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Mural Local artist


Norman Yates // 1967

acrylic paint on plaster
Stanley A. Milner Library

Photo by Laughing Dog Photography

Created by Alberta artist Norman Yates in 1967, the 160-square foot untitled mural is the only known surviving artwork in Edmonton’s Public Art Collection commissioned for Canada’s Centennial. The mural is one of the artist’s sprawling, almost three-dimensional representations of the Canadian landscape, created by directly applying and incising plaster on the wall, and overlaying it with blue, yellow, and red. 

Yates drew inspiration for the mural from the Alberta landscape, conceived abstractly in linear rhythms accented by pictographic symbols. Swooping horizontals evoke the prairie winds, while the verticals suggest the more ordered patterns of contour plowing. According to the artist, the piece speaks to the energy and power inherent in both nature and man, interlocking the old with the new.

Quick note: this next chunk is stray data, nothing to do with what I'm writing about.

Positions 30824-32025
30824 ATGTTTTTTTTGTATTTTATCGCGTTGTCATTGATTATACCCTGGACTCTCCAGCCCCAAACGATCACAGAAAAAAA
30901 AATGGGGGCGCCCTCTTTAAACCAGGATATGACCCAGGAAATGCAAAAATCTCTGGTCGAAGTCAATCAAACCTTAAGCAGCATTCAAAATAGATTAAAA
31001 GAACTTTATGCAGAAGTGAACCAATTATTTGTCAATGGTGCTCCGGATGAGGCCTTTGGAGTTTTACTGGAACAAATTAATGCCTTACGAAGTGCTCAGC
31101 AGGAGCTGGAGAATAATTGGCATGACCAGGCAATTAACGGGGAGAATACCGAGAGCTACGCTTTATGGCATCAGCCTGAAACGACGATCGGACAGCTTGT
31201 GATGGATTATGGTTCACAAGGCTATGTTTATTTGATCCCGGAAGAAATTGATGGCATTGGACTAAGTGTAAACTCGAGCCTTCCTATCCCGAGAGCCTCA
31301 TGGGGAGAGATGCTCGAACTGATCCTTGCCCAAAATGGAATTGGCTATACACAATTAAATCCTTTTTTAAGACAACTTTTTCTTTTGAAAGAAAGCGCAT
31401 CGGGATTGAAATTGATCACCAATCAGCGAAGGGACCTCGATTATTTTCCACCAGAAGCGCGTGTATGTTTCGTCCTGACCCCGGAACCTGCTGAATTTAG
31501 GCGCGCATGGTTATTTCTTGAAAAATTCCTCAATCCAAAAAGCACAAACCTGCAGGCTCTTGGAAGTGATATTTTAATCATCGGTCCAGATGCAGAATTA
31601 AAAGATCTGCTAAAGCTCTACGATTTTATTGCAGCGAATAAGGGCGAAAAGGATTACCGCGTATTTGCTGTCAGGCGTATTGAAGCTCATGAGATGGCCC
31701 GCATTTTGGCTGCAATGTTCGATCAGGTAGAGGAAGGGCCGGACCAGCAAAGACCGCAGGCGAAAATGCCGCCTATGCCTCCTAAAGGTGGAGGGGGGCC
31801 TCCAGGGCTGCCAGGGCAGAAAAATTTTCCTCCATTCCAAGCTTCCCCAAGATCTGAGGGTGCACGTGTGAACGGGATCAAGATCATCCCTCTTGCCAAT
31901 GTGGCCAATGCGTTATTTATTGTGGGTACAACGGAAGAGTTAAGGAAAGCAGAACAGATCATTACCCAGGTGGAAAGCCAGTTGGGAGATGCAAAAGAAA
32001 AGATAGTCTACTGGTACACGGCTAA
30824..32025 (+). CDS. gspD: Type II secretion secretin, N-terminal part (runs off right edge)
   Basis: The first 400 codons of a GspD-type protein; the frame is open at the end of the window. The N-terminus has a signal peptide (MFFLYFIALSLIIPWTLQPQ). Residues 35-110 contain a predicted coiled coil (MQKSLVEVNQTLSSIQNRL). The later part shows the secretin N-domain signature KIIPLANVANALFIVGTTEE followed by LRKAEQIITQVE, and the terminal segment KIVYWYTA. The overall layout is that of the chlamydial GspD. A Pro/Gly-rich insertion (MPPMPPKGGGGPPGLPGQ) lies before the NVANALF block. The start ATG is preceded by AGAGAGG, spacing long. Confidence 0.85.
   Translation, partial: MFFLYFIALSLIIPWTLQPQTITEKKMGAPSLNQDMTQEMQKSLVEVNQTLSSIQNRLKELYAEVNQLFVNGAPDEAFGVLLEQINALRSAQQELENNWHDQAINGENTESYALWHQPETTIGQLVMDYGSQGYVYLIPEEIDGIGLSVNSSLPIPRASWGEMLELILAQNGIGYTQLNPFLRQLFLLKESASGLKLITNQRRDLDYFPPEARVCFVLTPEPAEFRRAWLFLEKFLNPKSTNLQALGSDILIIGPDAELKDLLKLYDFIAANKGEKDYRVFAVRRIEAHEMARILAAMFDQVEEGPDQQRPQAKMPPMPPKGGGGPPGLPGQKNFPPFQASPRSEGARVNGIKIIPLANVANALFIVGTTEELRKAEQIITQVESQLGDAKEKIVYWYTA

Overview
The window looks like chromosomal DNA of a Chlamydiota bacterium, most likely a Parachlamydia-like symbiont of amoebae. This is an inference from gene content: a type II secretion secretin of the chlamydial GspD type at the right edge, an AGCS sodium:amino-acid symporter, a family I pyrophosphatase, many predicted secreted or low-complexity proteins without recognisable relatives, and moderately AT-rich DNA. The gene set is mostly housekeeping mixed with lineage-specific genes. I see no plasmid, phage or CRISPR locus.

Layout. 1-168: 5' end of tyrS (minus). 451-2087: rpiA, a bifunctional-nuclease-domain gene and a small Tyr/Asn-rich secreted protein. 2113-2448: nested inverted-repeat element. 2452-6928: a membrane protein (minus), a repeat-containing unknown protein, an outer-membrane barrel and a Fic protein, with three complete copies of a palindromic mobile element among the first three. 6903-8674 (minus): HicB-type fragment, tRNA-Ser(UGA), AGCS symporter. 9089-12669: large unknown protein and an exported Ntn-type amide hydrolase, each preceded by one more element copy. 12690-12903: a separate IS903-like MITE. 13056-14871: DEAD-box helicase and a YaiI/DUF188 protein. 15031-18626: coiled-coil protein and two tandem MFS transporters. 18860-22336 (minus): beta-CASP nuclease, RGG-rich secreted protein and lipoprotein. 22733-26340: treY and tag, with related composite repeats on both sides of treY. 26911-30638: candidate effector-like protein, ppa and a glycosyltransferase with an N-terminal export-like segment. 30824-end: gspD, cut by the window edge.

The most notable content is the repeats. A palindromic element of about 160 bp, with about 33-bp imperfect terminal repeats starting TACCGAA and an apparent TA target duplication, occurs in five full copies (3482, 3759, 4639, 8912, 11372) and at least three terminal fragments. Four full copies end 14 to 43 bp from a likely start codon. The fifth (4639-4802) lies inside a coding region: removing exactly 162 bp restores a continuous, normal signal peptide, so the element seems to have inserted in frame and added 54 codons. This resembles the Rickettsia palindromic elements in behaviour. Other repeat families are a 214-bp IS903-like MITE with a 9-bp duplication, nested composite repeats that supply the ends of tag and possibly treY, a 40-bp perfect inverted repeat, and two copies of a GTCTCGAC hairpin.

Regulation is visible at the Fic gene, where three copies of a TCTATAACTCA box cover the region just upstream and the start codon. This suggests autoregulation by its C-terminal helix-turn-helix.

In early 2017, the Edmonton Arts Council’s Conservation team embarked on their most ambitious project to-date: the removal, restoration, and re-installation of a 50-year-old, approximately 160 square foot mural created by Alberta artist Norman Yates. The untitled artwork was situated in the Stanley A. Milner Library’s Circulation Room (previously the Edmonton Room), but extensive renovations of the building meant that the artwork had to be removed and relocated or else it would be destroyed. Given the importance of Yates’ contribution to Edmonton’s art history, the decision was made to move it to a more public-facing home on the second floor of the new space. 

Click the links below to read a series on the YEG Arts blog that offers insight into this multi-year restoration.

Mission Mural Rescue
Part One
Part Two

Part Three

Part Four

Part Five

Stanley A. Milner Library